As I speak, this passion glows in the more than 7,000 Volunteers who are currently serving in more than 60 countries.
This passion also glows in the more than 230,000 Returned Peace Corps Volunteers all across the United States.
Returned Peace Corps Volunteers bring home unique language, cultural and diplomatic skills. They return with deep knowledge about the countries where they served, and new perspectives about the ways in which our country engages with the world.
They are true global citizens contributing to our global economy, our country, and the urban and rural communities where they live and work all across the United States.
Today, they are running Fortune 500 companies, leading NASA missions on the International Space Station, helping Alaska Native villages with food security, and teaching our nation’s next generation of leaders at schools and universities across our country.
In addition to my Peace Corps service, my work at the University of Maryland, has further prepared me to lead the Peace Corps if confirmed.
I have guided the University’s global health education programs.
In the process of working with students and health care professionals across the globe, I have seen the importance of cross-community collaboration and capacity building for sustainable impact.
Mr. Chairman and Members of the Committee, many of you have asked about my vision for the Peace Corps within its mission and three goals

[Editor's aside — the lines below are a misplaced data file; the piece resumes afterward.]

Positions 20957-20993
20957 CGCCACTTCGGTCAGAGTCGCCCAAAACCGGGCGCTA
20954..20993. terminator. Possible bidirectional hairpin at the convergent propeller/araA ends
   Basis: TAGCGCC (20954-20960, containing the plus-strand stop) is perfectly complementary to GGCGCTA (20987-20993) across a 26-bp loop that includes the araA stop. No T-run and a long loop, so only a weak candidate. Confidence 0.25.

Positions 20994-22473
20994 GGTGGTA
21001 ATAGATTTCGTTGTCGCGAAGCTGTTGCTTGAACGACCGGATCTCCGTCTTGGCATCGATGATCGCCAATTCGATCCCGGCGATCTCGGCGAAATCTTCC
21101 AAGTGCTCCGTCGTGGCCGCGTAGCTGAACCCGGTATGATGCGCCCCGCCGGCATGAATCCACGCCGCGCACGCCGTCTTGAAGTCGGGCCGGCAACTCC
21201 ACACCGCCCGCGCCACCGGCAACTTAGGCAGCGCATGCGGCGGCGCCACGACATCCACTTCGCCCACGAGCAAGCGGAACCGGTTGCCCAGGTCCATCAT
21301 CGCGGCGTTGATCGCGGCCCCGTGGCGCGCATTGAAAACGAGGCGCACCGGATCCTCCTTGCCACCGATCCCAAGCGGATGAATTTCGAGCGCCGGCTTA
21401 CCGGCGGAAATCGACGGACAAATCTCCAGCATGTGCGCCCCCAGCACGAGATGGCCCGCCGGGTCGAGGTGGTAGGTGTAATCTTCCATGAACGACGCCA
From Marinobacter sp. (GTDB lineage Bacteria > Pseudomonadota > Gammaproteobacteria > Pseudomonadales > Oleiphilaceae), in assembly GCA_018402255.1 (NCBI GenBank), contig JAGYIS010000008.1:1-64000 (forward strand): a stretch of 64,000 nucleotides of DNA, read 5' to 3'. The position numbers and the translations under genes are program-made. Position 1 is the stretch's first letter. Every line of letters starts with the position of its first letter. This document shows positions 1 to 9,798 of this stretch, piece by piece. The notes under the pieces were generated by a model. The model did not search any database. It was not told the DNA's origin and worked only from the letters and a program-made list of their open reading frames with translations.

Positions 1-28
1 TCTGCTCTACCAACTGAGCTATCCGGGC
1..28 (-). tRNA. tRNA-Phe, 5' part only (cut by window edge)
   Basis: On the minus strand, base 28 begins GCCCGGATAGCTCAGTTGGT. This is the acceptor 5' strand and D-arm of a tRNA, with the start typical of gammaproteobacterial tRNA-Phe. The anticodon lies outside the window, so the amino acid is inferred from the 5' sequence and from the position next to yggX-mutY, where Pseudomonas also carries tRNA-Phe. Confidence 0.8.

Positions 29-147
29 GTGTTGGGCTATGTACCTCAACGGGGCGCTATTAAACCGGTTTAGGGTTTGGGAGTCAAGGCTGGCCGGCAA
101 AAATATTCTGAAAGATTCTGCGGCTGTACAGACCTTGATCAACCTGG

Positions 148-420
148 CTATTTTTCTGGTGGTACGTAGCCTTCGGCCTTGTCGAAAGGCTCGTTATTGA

First, if confirmed, I will ensure that the Peace Corps remains the world’s preeminent volunteer agency that offers ALL Americans the opportunity to serve their country. Regardless of their age, where they live, or their walk of life.
Second, I will conduct a full country portfolio review to both make certain that Peace Corps is sending volunteers to interested countries where they are most needed, where they stand poised to achieve greatest impact, and where they deliver the best return on investment for American taxpayers.
Third, I will ensure that the Peace Corps recruit the most resilient Volunteers and that while serving, the agency’s top priorities will always remain keeping them safe, healthy, and productive in doing their jobs.
This includes, Senators, continuing to reduce risks for Volunteers and respond effectively and compassionately to those who become victims of crime, including sexual assault.
In those tragic instances, Volunteers can count on the Peace Corps being there for them every step of the way.
I see no higher priority for the Peace Corps than the safety and security of our Volunteers as the agency continues to advance its mission, which has changed countless lives in its 57 years – and, I have no doubt, countless more in the years to come.
Chairman Young, Ranking Member Merkley, and other distinguished Members of the Committee; again, thank you for the opportunity to appear before you today.
Thank you for your support of the Peace Corps and its incredible Volunteers.
I look forward to your questions.